Basic System of Government
The Basic System of Government identifies the nature of the state, its goals and
responsibilities, as well as the relationship between the ruler and citizens. It defines the
Kingdom of Saudi Arabia as an Arab and Islamic sovereign state; its religion is Islam and
its constitution is the Holy Qur’an and the Sunnah.
The King, who also acts as prime minister, ensures the application of the Shari’ah and
the State’s general policy, and supervises the protection and defense of the nation. The
Crown Prince is appointed by the King. Members of the Council of Ministers assist the King
in the performance of his duties.
The new bylaws introduced for the system in 1992 further explain that the purpose of
the State is to ensure the security and rights of all citizens and residents. It emphasizes
the importance of the family as the nucleus of Saudi society. The family plays a vital role
by teaching its members to adhere to Islamic values.
In defining the relationship between the ruler and the people, the system emphasizes
the equality of all Saudi citizens. All are equal before God and in their concern for the
well-being, security, dignity and progress of their nation. All citizens are also equal
before the law.
Council of Ministers System
The Council of Ministers, also called the Cabinet, advises the King and facilitates the country’s
development. It represents 22 different government ministries and is presided over each week by the
King or his deputy.
The Cabinet is responsible for drafting and overseeing implementation of the internal,
external, financial, economic, education and defense policies as well as the general affairs of the
The Cabinet consists of the Prime Minister (the King), the Deputy Prime Minister (the Crown
Prince, who currently is also a Minister with portfolio), 21 other ministers with portfolio
and seven ministers of state.
It is the final authority for financial, executive and administrative matters. Its
resolutions are non-binding unless agreed upon by a majority vote. In case of a tie, the
prime minister casts the tie-breaking vote. It functions in accordance with the Basic System
of Governance and is advised by the Majlis Al-Shura (Consultative Council).
Established in 1953 by King Saud, the Cabinet was restructured by King Fahd in 1993 and King
Salman in 2015.
Legal and Judicial Structure
Since Saudi Arabia is an Islamic state, its judicial system is based on Islamic law
(Shari’ah) for both criminal and civil cases. At the top of the legal system is the King,
who acts as the final court of appeal and as a source of pardon.
The Saudi court system consists of three main parts. The largest is the Shari’ah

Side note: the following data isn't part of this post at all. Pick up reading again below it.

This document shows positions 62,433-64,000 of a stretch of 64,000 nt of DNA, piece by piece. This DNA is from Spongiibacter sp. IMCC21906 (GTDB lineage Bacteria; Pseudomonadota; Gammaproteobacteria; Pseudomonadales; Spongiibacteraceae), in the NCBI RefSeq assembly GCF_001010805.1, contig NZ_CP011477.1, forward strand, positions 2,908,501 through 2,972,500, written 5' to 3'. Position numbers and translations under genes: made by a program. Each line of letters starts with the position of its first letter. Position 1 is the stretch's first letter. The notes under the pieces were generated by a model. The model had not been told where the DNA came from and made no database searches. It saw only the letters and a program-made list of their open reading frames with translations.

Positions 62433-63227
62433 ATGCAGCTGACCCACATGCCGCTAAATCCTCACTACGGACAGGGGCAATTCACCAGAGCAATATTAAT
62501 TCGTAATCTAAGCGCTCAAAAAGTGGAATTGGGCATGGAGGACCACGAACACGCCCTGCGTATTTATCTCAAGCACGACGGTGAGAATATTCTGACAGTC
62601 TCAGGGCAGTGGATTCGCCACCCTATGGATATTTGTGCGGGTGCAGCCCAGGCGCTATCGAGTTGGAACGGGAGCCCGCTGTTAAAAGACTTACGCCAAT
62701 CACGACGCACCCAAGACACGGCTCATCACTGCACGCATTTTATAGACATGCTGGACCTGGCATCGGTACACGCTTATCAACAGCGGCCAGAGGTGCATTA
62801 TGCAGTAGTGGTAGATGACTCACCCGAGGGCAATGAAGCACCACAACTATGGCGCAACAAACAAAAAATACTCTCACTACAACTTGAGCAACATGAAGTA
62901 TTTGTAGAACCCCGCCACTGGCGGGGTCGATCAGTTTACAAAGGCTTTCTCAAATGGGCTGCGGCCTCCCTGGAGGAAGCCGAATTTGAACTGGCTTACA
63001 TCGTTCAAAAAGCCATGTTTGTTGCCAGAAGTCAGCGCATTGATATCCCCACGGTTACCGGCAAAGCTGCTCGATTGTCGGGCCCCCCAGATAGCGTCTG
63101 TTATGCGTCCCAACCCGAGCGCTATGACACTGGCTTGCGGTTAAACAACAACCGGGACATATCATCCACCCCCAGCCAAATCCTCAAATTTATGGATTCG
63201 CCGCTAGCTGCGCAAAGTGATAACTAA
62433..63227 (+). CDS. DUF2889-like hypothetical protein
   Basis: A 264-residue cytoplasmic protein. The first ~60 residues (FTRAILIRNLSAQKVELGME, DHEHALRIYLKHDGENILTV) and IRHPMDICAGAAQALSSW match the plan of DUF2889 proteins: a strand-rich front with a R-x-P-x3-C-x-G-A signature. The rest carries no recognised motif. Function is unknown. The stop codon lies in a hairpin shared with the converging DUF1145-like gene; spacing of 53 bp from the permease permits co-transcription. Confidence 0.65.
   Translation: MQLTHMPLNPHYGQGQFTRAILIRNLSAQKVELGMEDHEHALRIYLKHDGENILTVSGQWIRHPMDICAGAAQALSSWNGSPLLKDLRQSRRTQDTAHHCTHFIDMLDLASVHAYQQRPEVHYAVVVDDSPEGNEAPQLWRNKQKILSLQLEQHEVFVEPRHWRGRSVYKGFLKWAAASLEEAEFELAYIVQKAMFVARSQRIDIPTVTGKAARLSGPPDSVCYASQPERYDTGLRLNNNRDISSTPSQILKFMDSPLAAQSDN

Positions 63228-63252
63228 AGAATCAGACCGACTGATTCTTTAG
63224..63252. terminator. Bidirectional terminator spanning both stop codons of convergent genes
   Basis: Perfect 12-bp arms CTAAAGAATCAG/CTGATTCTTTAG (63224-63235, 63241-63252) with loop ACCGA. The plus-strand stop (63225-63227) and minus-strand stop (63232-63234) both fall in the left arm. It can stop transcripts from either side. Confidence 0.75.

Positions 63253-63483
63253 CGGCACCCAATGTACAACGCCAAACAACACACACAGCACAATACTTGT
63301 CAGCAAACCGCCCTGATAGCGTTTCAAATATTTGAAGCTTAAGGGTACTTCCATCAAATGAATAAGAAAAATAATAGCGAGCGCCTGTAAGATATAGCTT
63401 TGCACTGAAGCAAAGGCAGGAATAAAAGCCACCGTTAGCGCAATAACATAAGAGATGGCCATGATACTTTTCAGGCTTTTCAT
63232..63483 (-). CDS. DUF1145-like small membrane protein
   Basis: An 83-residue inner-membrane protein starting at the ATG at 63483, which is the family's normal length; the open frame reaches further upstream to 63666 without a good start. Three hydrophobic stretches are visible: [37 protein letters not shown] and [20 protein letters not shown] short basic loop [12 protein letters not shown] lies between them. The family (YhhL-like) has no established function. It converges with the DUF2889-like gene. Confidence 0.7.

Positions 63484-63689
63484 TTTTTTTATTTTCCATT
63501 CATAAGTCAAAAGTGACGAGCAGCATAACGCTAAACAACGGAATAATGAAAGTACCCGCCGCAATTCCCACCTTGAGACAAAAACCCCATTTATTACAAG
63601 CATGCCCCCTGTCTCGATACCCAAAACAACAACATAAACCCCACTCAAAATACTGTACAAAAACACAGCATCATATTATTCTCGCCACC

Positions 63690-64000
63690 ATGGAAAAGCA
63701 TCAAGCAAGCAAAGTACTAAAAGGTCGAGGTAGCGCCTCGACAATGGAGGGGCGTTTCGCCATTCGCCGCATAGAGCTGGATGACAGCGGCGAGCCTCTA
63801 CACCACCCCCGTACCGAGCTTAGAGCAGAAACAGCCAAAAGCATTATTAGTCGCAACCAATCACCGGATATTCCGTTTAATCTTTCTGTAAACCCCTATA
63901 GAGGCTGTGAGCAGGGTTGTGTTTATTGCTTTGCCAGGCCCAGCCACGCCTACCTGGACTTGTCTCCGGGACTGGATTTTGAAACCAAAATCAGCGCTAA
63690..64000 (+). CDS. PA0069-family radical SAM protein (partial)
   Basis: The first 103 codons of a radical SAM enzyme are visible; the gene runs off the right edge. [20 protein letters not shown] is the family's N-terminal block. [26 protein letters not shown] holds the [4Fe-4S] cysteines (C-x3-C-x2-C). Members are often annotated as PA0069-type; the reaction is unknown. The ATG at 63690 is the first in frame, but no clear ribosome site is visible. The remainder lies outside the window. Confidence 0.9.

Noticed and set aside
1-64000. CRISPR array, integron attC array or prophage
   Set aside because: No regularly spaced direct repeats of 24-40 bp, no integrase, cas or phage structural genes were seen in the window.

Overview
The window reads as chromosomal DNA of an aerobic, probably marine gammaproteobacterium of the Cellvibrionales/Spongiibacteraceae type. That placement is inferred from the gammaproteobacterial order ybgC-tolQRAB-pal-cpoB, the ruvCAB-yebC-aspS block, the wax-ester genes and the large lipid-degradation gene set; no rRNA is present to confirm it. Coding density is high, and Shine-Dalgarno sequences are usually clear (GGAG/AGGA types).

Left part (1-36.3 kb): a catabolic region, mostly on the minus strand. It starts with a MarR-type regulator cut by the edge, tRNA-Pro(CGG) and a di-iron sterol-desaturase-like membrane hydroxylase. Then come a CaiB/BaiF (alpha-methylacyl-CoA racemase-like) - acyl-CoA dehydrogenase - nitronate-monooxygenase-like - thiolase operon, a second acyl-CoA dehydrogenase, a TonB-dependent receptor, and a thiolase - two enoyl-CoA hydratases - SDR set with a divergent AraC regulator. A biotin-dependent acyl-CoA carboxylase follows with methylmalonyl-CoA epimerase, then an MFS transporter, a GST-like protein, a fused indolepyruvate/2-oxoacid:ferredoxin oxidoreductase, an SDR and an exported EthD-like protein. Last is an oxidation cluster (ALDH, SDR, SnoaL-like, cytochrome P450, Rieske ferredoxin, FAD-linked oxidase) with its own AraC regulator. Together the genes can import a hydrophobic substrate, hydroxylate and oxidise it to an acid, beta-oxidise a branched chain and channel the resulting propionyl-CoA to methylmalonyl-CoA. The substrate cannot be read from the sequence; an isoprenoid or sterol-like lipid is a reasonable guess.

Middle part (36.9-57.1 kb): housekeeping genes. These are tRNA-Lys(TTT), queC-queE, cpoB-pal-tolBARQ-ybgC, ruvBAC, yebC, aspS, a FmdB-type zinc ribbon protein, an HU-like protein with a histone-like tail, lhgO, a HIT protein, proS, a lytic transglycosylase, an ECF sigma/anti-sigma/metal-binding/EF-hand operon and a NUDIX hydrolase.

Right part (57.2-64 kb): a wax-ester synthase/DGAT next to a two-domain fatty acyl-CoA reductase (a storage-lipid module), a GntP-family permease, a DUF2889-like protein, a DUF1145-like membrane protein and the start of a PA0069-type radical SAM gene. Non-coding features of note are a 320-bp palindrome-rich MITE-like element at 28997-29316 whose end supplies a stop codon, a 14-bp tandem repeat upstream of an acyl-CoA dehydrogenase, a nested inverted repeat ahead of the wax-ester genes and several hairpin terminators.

Courts, which hear most cases in the Saudi legal system. The Shari’ah courts are organized
into several categories: Courts of the First Instance (Summary and General Courts), Courts
of Cassation and the Supreme Judicial Council.
Supplementing the Shari’ah courts is the Board of Grievances, which hears cases that involve the
government. The third part of the Saudi court system consists of various committees within
government ministries that address specific disputes, such as labor issues.In April 2005, a royal
order approved in principle a plan to reorganize the judicial system. On October 1, 2007, a royal
order approved the new system. Changes include the establishment of a Supreme Court and special
commercial, labor and administrative courts.
Shari’ah (Islamic Law)
Shari’ah refers to the body of Islamic law. It serves as a guideline for all legal matters in Saudi
Arabia. In the Shari’ah, and therefore in Saudi Arabia, there is no difference between the sacred
and the secular aspects of society.
Muslims derive Shari’ah law primarily from the Holy Qur’an and secondarily from the Sunnah, the
practices and sayings of the Prophet Muhammad during his lifetime. The third source is Ijma’, the
consensus of opinion of Muslim scholars on the principles involved in a specific case occurring
after the death of the Prophet. Qias, analogy, is the fourth source of law.
Shari’ah presumes that a defendant is innocent until proven guilty, and only in serious crimes
or in cases of repeat offenders is one likely to witness severe punishments.
Majlis Al-Shura (Consultative Council)
The Majlis al-Shura, or Consultative Council, is a legislative body that advises the King on issues
that are important to Saudi Arabia.
It is a modern version of a traditional Islamic concept – an accessible leader consulting
with learned and experienced citizens – which has always been practiced by Saudi rulers.
The Consultative Council currently consists of 150 members appointed by the King for a
four-year renewable term. Based on their experience, members are assigned to committees.
There are 12 committees that deal with human rights, education, culture, information, health
and social affairs, services and public utilities, foreign affairs, security,
administration, Islamic affairs, economy and industry, and finance.
Originally restricted to discussion of regulations and issues of national and public interest, the
mandate of Majlis Al-Shura was broadened in 2004 to include proposing new legislation and amending
existing laws without prior submission to the King. It has always been able to request that
government officials participate in key meetings and apply for access to government documents.
On April 7, 2003 the Majlis Al-Shura became a full membership of the Inter-Parliamentary Union.